Gaza’s premier rock band Osprey V takes flight


An accountant, two lawyers, an agronomist and a Swiss humanitarian formed Gaza’s first rock band, giving an English voice to the pain of war in the Palestinian territory.

The unlikely group came together over two years ago to create Osprey V, posting music videos online and projecting an aura of mystery by keeping their faces hidden.

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Palestinian accountant Raji El-Jaru sings and plays guitar during rehearsal of leading rock band Osprey V in Gaza City

Palestinian accountant, Raji El-Jaru, sings and plays guitar during a rehearsal for his music group Osprey V in Gaza City

(Photo: Reuters)

Now the group is ready to step into the limelight, with songs imbued with the emotions of the Israeli-Palestinian conflict.

In April, a month before an 11-day war between militants in Gaza and Israel, they performed in “Live for Gaza”, an online concert to raise funds for musicians in the Palestinian Territories.

Group songwriter Moamin El-Jaru said Osprey V wanted to deliver both a universal and unique message to Gaza, led by militant Islamist group Hamas since 2007.

“I try to address situations or problems that everyone is facing in the world, but because I come from a place that has been cursed by so many wars and conflicts, I try to say that of my point of view, from my place in Gaza, “said El-Jaru, a lawyer by profession.

“We will cry out our pain – can you hear the call? Pleads one of the band’s songs, “Home”.

Lead singer Raji El-Jaru, accountant and cousin of Moamin El-Jaru, was the driving force behind the group’s formation, calling it the fulfillment of a childhood dream.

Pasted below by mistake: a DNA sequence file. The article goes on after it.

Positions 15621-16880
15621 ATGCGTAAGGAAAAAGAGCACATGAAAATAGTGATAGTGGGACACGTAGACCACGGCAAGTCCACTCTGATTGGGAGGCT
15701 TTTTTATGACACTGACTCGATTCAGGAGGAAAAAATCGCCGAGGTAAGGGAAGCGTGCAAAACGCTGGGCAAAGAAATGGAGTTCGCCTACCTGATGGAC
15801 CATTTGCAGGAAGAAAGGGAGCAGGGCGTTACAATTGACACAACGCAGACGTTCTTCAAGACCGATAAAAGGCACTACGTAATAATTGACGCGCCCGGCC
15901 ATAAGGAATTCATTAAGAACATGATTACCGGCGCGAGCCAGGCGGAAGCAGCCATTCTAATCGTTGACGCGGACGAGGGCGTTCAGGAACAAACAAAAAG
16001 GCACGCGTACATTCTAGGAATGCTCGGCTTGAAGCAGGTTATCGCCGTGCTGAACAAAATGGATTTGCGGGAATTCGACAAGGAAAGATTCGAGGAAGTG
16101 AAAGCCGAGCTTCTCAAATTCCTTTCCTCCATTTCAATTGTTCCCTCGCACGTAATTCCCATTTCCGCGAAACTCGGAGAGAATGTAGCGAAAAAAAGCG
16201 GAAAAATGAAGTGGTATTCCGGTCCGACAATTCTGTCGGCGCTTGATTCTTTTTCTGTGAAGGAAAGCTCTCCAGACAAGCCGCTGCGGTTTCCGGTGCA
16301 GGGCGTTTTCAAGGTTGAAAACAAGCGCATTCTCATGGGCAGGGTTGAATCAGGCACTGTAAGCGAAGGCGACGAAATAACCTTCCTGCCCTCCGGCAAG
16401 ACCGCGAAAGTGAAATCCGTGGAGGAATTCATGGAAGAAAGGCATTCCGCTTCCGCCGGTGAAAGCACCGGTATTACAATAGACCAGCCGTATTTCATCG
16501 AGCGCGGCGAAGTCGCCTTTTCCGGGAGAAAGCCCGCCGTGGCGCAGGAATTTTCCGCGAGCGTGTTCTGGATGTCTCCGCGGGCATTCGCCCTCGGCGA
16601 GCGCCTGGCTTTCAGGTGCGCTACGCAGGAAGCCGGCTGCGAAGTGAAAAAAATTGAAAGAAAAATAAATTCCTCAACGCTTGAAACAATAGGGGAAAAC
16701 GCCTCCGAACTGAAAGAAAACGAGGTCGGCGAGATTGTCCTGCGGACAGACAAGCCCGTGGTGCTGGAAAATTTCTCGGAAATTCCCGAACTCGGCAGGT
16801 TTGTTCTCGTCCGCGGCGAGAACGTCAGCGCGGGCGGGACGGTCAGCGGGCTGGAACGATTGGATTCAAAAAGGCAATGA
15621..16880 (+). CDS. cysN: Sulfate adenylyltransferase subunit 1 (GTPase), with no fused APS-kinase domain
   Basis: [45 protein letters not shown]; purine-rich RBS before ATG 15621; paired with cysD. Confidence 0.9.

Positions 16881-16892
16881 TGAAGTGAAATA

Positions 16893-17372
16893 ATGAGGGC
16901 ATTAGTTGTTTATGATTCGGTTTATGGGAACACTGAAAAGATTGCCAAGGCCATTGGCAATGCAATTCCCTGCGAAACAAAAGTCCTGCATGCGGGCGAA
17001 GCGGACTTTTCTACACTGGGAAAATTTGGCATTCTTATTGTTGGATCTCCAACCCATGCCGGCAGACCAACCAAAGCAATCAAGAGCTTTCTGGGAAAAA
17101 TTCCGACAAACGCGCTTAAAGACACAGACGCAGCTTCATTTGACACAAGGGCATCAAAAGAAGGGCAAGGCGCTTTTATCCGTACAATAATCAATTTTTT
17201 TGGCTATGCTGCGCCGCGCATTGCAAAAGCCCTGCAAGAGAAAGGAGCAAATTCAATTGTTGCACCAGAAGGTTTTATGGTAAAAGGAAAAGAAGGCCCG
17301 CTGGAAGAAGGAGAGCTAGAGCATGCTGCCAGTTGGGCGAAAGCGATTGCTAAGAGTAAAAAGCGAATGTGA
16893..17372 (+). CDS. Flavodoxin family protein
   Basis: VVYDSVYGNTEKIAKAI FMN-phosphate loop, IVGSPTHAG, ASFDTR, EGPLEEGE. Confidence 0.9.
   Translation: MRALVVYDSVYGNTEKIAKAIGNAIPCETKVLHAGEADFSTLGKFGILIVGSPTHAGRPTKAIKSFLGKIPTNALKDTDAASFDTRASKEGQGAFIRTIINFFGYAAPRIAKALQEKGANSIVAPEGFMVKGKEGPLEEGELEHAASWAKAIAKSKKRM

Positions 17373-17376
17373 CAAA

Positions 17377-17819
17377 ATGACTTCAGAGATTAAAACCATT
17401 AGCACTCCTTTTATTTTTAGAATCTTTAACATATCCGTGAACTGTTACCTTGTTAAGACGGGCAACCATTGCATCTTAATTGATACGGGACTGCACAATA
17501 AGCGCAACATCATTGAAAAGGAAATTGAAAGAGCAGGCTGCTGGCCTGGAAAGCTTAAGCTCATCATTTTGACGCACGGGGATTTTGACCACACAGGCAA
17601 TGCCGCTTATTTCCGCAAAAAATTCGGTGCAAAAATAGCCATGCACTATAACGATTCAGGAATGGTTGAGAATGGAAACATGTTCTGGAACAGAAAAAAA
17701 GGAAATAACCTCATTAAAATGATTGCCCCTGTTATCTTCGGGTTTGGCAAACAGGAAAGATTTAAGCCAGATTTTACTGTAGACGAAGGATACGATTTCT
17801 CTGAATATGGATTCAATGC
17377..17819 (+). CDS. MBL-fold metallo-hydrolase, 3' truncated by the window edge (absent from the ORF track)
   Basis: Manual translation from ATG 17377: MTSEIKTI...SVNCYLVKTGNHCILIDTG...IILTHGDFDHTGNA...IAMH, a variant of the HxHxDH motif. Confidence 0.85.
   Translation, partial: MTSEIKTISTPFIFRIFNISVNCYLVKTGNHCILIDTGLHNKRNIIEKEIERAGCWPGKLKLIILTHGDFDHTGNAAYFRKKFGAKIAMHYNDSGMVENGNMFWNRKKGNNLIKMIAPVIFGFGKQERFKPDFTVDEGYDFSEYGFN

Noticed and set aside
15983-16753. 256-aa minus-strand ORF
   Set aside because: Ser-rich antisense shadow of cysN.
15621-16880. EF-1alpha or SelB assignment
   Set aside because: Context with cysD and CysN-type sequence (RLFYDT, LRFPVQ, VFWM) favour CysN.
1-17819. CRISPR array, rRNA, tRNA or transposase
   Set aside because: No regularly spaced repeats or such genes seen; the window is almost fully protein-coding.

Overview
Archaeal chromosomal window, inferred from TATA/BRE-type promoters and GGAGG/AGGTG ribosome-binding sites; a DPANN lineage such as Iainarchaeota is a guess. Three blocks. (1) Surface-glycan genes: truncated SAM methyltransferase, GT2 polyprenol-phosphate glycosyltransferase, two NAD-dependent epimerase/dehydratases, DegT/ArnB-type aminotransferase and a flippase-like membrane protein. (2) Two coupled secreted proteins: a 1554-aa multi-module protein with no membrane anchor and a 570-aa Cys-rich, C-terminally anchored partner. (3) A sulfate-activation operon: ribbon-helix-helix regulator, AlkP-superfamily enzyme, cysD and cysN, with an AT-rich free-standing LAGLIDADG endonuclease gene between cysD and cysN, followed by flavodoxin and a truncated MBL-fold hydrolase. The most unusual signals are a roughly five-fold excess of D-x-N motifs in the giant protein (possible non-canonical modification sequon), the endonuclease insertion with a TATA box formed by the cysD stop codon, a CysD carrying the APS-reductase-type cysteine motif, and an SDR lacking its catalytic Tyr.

During a rehearsal, he told Reuters that Osprey sang in English “so that everyone understands and everyone is touched by the message,” which he described as a “cry of anger at the injustice”.

And for Moamin El-Jaru, the title of the song “Home” has a poignant meaning for Palestinians displaced by the war with Israel.

“When I sing about the house, I sing (about) the house for the Palestinians and everyone in a difficult situation who does not feel (at) home,” he said.

Speaking from Switzerland, drummer Thomas Kocherhans said he joined the group three years ago while doing humanitarian work in Gaza.

“When I first heard them I was really shocked, but in a very good way. I never thought that music of such quality would exist in Gaza,” said Kocherhans, who had to leave Gaza earlier this year after the end of his mission. .

Despite a lack of interest in Western music in the conservative Gaza Strip, the group, named after a bird of prey, has high hopes for success.

“I would love to become the Palestinian Metallica or Pink Floyd,” said Raji El-Jaru.

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